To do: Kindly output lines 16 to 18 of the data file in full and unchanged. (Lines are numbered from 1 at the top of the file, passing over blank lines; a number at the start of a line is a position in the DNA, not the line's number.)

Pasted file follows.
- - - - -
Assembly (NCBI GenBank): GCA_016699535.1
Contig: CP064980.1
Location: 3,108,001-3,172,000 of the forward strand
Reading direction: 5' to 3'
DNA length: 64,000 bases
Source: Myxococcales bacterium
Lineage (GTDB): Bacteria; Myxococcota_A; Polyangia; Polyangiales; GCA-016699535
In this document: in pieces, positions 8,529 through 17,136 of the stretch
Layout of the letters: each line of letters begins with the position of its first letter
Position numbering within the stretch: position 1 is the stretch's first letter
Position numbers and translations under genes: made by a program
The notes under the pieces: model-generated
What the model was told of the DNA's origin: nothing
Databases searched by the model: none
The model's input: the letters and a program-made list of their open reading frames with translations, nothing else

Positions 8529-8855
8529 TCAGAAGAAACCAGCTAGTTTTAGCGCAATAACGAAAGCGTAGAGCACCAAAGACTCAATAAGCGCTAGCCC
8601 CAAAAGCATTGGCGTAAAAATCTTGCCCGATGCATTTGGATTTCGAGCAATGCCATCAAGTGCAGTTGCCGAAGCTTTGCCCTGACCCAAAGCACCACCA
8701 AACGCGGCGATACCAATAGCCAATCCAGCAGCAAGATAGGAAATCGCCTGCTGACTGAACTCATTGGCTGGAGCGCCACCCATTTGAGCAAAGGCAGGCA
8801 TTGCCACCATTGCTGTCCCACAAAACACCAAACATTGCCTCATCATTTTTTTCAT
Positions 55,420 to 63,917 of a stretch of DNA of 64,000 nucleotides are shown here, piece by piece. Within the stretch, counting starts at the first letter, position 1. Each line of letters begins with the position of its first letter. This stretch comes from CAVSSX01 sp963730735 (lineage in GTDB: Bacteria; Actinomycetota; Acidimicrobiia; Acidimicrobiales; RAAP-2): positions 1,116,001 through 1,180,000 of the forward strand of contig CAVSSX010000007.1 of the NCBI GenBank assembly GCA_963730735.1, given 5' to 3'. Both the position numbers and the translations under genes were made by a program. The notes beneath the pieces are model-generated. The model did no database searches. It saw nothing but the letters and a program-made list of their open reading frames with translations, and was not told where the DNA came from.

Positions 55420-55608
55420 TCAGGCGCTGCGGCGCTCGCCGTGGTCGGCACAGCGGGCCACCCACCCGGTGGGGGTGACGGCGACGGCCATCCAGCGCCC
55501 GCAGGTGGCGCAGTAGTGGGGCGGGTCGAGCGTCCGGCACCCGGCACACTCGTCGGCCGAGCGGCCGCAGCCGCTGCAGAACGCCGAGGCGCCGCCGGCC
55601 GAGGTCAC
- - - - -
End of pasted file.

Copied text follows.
Positions 8529-8855
8529 TCAGAAGAAACCAGCTAGTTTTAGCGCAATAACGAAAGCGTAGAGCACCAAAGACTCAATAAGCGCTAGCCC
8601 CAAAAGCATTGGCGTAAAAATCTTGCCCGATGCATTTGGATTTCGAGCAATGCCATCAAGTGCAGTTGCCGAAGCTTTGCCCTGACCCAAAGCACCACCA